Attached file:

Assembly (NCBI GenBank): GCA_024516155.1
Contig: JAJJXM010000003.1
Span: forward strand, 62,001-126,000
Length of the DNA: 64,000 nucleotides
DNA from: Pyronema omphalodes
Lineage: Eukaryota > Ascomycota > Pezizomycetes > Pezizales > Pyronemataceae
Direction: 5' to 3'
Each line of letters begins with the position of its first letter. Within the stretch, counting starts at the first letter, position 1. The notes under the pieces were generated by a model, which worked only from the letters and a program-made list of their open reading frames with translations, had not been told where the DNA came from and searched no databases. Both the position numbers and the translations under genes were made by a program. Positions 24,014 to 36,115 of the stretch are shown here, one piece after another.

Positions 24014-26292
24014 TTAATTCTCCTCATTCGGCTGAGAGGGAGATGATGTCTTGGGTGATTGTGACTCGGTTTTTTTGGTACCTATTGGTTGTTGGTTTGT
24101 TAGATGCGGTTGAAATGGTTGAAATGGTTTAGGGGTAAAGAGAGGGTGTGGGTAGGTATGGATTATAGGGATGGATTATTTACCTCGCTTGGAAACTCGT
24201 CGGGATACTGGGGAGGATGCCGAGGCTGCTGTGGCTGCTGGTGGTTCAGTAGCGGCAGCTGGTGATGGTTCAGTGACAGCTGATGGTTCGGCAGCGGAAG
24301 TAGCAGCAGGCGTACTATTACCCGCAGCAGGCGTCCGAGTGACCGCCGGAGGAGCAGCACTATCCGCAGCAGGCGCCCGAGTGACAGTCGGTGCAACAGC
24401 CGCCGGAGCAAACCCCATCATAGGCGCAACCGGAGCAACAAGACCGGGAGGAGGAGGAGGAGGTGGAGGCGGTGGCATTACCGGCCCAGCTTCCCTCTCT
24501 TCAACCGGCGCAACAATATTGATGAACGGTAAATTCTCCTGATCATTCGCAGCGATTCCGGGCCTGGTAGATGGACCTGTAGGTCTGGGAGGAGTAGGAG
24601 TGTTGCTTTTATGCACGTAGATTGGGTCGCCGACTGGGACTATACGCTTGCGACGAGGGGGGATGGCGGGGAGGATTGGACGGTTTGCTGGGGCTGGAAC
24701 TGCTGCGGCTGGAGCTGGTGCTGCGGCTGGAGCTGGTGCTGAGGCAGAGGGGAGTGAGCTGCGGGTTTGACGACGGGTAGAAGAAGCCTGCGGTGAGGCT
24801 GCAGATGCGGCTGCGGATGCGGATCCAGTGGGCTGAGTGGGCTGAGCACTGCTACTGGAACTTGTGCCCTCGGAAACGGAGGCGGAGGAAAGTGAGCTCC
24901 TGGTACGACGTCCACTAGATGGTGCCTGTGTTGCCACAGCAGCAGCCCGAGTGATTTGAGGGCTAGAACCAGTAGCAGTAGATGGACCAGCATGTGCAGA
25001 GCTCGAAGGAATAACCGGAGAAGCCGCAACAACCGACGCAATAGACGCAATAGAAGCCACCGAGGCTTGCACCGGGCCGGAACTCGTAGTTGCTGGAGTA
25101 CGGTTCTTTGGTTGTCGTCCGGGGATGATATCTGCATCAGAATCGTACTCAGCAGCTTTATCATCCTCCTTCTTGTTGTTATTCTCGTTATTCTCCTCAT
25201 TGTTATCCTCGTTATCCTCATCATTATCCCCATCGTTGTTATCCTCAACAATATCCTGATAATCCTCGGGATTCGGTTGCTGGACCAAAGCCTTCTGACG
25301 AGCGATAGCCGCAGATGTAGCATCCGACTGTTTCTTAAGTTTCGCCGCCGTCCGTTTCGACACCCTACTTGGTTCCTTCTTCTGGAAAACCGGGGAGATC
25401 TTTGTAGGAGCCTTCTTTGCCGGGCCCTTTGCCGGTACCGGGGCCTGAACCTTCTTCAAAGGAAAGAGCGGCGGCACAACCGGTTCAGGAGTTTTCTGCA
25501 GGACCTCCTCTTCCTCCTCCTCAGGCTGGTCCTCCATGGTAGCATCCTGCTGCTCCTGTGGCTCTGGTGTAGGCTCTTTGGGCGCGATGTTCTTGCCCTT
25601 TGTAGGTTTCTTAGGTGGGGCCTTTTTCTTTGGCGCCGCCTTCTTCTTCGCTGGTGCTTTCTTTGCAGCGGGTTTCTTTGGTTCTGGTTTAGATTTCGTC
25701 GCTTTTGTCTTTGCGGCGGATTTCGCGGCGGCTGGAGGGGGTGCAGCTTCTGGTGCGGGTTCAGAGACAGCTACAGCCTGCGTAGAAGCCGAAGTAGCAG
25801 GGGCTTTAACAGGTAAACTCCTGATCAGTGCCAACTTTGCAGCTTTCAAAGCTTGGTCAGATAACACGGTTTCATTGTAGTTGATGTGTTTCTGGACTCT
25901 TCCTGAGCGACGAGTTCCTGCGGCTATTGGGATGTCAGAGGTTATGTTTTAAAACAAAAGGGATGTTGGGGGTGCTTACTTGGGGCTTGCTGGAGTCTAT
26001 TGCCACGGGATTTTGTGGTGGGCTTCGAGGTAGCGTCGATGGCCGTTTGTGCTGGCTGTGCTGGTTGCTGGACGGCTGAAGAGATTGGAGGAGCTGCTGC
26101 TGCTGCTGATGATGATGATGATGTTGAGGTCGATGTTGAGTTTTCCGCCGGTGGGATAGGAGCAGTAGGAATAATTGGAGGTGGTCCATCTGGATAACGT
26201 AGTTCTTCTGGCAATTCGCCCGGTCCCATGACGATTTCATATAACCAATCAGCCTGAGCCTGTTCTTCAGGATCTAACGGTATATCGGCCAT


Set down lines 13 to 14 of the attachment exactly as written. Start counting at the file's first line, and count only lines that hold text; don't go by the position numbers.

24301 TAGCAGCAGGCGTACTATTACCCGCAGCAGGCGTCCGAGTGACCGCCGGAGGAGCAGCACTATCCGCAGCAGGCGCCCGAGTGACAGTCGGTGCAACAGC
24401 CGCCGGAGCAAACCCCATCATAGGCGCAACCGGAGCAACAAGACCGGGAGGAGGAGGAGGAGGTGGAGGCGGTGGCATTACCGGCCCAGCTTCCCTCTCT